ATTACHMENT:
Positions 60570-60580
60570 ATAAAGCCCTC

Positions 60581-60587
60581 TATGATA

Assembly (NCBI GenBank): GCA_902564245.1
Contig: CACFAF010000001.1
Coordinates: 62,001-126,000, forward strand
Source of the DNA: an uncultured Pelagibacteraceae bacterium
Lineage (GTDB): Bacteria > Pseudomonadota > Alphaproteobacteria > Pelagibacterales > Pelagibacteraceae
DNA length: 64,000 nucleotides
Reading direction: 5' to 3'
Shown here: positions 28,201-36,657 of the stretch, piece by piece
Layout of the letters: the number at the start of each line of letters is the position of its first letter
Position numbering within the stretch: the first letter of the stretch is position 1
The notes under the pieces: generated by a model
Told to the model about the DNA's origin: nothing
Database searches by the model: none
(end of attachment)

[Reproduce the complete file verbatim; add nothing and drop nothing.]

Positions 60570-60580
60570 ATAAAGCCCTC

Positions 60581-60587
60581 TATGATA

Assembly (NCBI GenBank): GCA_902564245.1
Contig: CACFAF010000001.1
Coordinates: 62,001-126,000, forward strand
Source of the DNA: an uncultured Pelagibacteraceae bacterium
Lineage (GTDB): Bacteria > Pseudomonadota > Alphaproteobacteria > Pelagibacterales > Pelagibacteraceae
DNA length: 64,000 nucleotides
Reading direction: 5' to 3'
Shown here: positions 28,201-36,657 of the stretch, piece by piece
Layout of the letters: the number at the start of each line of letters is the position of its first letter
Position numbering within the stretch: the first letter of the stretch is position 1
The notes under the pieces: generated by a model
Told to the model about the DNA's origin: nothing
Database searches by the model: none